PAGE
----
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Speech at a Meeting with Business Leaders in Nagoya
Governor of the Bank of Japan
November 30, 2015
It is my great pleasure to have the opportunity today to exchange views with administrative, financial, and business leaders in the Chubu region. I would like to take this opportunity to express my sincerest gratitude for your cooperation with the Bank of Japan's Nagoya Branch.
Looking at recent economic developments, the slowdown in emerging economies, particularly China, has affected Japan's exports and production. Nevertheless, as I will explain, the fundamentals of Japan's economy are sound and the environment surrounding Japan's firms and households has improved significantly compared to a few years ago. The underlying trend in inflation has also been improving steadily. Quantitative and qualitative monetary easing (QQE), which the Bank introduced in April 2013, has been exerting its intended effects toward overcoming deflation.
Today, I would like to explain the Bank's view on the outlook for economic activity and prices, as well as on its monetary policy, and then touch on remaining challenges for Japan's economy to overcoming deflation.
To begin with, let me talk about developments in Japan's economic activity and prices.
The slowdown in emerging economies, particularly China, has recently become more pronounced, and this has affected Japan's exports and production. Mainly reflecting the slowdown in overseas economies, the projected real economic growth rate for fiscal 2015 was revised downward in the Outlook for Economic Activity and Prices (Outlook Report) released at the end of last month to 1.2 percent from the 1.7 percent projected in July 2015 (Chart 1).
However, Japan's economic fundamentals are sound and the economy has continued to recover moderately. Real GDP growth in the July-September quarter of 2015 was slightly negative for the second consecutive quarter, due mainly to inventory adjustments, but final demand as a whole has been increasing.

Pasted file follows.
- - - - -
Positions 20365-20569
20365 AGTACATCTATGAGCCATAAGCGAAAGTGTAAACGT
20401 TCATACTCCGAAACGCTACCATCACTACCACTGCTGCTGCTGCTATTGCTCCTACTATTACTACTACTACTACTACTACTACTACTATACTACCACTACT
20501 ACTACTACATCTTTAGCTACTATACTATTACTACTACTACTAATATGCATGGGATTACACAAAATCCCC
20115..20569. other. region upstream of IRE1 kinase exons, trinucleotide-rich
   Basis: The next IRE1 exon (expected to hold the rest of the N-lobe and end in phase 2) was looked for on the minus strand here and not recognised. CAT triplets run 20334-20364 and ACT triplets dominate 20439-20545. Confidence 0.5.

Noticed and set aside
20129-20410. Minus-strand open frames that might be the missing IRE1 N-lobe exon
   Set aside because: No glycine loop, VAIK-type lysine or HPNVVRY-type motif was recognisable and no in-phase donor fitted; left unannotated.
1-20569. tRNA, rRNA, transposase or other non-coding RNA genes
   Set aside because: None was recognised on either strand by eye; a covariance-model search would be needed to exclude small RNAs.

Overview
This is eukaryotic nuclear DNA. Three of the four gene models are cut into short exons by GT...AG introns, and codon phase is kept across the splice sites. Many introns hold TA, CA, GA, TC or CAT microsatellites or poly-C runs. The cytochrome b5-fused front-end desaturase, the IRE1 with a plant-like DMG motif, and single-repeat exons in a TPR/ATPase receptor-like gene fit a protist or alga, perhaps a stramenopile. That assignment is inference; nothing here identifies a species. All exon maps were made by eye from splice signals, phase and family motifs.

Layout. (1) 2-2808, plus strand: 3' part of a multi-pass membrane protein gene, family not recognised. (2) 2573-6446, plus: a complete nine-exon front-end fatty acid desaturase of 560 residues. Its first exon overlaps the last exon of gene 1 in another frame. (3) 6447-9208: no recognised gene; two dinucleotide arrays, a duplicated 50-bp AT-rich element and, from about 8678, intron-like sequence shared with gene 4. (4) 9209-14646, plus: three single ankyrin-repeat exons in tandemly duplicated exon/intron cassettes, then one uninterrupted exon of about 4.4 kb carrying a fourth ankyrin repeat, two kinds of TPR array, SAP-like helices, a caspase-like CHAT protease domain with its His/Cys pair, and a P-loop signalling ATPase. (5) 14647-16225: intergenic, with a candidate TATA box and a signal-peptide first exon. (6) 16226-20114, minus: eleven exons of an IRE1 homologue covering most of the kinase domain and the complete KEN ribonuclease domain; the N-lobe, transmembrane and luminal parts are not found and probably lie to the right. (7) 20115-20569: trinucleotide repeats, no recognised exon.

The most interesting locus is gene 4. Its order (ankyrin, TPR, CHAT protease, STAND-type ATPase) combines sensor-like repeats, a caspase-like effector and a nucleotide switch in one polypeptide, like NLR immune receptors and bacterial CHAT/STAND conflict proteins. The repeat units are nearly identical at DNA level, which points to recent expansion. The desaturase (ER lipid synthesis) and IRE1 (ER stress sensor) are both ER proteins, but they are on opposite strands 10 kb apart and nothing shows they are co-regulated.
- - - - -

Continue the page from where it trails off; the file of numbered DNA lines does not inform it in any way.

Regarding the corporate sector, firms' investment stance has continued to be positive reflecting the favorable earnings environment. Corporate profits as a whole have reached record highs, and fixed investment plans have also been robust. According to the September Tankan (Short-Term Economic Survey of Enterprises in Japan), the year-on-year rate of growth of planned fixed investment for all enterprises and industries was 6.4 percent, up from the June Tankan.
In the household sector, the employment and income situation has been improving steadily; as a result, private consumption has been resilient. Turning to labor market conditions, the active job openings-to-applicants ratio is currently 1.24, a level last seen in 1992, and the unemployment rate has declined to 3.1 percent, a level last seen in 1995. Thus, labor market conditions have continued to tighten and Japan is in a situation close to "full employment." As seen in the diffusion index for employment conditions released in the September Tankan, firms' perception that they are facing a shortage of labor has intensified, and labor market conditions seem to continue to be tight despite the flattening of exports and production (Chart 2).
With corporate profits having risen to historically high levels and the tightening in labor market conditions continuing, there has been upward pressure on wages. Scheduled cash earnings have been increasing on a year-on-year basis for three consecutive quarters since the turn of the year, reflecting in part increases in base pay, which has gone up for two years in a row. Moreover, various surveys suggest that summer bonuses this year were raised again following the substantial increase last year (Chart 3). On the back of the steady improvements in the employment and income situation, private consumption in the July-September quarter increased on a quarter-on-quarter basis. Taking, in addition, more recent anecdotal evidence into account, the Bank judges that private consumption has been resilient.